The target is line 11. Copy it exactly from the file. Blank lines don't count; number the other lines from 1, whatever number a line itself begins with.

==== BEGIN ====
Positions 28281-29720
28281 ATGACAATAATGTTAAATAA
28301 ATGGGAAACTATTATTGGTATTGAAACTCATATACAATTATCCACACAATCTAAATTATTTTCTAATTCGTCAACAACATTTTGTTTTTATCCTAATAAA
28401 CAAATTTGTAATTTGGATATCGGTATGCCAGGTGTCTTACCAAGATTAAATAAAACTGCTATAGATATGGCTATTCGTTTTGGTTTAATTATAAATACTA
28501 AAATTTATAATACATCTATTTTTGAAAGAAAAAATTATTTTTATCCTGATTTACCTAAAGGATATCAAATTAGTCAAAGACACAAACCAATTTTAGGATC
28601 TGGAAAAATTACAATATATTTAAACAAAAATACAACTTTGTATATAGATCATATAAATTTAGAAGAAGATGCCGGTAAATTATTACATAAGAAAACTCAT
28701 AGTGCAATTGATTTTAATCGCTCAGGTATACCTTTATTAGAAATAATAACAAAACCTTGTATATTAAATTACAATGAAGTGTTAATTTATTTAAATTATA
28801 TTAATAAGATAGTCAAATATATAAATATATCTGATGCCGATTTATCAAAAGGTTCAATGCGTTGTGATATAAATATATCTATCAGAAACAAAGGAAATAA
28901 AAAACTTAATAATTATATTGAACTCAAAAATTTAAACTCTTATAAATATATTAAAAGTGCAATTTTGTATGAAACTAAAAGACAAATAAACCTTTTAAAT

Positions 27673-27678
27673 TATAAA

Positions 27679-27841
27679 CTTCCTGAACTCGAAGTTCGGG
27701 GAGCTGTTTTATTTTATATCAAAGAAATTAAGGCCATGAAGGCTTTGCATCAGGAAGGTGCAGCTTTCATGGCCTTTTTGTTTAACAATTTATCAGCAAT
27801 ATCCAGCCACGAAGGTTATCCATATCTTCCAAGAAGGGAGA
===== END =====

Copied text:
27673 TATAAA